While an analysis has not be done for Greater Boston, a recent one for NYC based on the Governor’s congestion pricing plan found that of the 118,000 commuters who would be subject to the toll, only 5,000 would qualify as low income. While these people would face hardship if they were unable to change to a different mode of transportation, the Governor has planned to offer compensation to cover the increased cost for them.

            Still, these number of drivers pale in comparison to the 8.8 million daily riders of the NYC subway, buses, and ferries (let alone the additional NJ and CT train riders). Common sense suggests that far more than 5,000 low income people are part of the 8.8 million who would stand to benefit from new revenue to fix the subway and congestion-free streets to accelerate buses.

            Another analysis for the Portland, OR metropolitan area used US Census data to conclude that people driving to work have higher incomes than those who take public transit, and, people driving to work during peak periods have the highest incomes by far. In Boston, the Census data points to the same fact. People taking public transportation have lower median incomes than people who drive to work.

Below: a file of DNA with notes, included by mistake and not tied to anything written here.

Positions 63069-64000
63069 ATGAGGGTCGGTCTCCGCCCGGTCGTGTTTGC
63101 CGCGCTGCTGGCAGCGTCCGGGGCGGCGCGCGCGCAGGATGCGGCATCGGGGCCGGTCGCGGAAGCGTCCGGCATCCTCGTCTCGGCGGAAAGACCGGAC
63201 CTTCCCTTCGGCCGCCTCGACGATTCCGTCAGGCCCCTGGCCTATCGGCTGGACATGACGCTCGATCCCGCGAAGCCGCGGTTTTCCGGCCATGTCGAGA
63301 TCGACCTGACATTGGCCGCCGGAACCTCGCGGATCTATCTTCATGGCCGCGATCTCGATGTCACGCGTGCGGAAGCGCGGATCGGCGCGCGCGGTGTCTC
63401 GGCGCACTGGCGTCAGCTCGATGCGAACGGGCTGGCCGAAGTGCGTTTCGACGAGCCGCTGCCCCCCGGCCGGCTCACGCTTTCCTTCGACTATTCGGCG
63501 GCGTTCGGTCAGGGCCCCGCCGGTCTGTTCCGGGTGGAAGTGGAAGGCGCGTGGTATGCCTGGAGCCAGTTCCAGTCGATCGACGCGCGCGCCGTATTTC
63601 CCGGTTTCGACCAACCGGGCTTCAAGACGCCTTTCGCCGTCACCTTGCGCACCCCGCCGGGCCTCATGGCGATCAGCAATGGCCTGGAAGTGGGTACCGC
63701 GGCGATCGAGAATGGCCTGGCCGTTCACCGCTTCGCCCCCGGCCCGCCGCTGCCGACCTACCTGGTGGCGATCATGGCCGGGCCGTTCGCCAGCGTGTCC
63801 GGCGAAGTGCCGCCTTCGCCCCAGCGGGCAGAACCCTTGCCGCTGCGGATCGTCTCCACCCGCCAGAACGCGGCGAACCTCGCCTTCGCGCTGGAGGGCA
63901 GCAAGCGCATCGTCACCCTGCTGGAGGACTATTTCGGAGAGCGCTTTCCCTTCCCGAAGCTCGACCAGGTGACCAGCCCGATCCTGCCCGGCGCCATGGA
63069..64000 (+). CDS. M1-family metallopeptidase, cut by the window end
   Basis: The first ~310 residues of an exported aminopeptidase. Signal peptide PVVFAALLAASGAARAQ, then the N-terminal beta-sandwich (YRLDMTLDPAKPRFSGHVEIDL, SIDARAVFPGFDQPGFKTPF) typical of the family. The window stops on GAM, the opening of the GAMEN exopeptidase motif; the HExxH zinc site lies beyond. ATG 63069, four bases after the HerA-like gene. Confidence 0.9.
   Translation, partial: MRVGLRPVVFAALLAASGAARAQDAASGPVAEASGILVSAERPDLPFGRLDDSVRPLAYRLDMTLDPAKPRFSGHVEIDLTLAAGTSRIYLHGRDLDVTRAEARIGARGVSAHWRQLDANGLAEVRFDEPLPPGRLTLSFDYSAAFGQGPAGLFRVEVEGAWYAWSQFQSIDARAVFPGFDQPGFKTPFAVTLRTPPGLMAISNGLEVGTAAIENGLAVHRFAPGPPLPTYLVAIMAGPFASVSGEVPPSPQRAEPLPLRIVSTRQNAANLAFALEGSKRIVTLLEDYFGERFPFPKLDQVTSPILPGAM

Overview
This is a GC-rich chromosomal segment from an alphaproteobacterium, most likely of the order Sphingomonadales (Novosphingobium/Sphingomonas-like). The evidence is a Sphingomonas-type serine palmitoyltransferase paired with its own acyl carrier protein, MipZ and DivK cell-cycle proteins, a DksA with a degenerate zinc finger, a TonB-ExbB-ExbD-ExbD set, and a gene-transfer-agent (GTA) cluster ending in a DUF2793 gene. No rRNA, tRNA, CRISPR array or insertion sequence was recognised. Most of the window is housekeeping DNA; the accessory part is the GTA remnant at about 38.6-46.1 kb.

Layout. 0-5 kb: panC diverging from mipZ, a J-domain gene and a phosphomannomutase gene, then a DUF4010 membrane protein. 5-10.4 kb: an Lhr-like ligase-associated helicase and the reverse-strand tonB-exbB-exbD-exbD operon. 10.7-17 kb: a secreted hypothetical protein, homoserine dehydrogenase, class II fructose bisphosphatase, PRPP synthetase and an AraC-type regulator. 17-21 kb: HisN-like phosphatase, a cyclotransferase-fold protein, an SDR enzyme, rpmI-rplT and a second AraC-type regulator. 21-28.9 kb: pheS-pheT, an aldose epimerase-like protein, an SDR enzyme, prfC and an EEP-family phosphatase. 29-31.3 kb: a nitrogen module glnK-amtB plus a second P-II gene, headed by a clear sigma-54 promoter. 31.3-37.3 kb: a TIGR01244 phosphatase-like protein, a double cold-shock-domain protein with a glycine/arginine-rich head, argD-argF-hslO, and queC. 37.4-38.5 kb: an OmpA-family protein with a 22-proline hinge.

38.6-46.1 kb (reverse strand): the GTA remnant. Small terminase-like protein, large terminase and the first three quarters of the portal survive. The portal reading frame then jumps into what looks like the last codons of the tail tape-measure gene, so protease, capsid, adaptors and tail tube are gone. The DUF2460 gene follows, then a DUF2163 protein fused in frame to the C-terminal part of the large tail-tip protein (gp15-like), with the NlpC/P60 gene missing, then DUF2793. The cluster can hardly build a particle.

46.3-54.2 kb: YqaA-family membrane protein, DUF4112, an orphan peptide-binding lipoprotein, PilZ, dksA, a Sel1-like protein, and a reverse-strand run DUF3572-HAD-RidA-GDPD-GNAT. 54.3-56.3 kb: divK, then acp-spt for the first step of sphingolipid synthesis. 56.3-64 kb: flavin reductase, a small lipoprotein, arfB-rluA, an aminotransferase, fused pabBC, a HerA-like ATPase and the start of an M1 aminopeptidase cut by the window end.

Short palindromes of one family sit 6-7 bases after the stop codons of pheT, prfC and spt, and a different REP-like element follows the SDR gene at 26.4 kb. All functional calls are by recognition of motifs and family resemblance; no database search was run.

As for the Virginia example, few drivers ever pay the huge numbers that catch headlines. Most importantly, the tolls have done what was intended: they solved congestion. The average speed on I-66 has increased to 57 miles per hour compared to 37 mph before the toll. Still better, HOV commuters don’t pay any toll at all! There are of course still kinks to work out and it will take some time for commuters to adjust their behavior, but it has only went live in December 2017.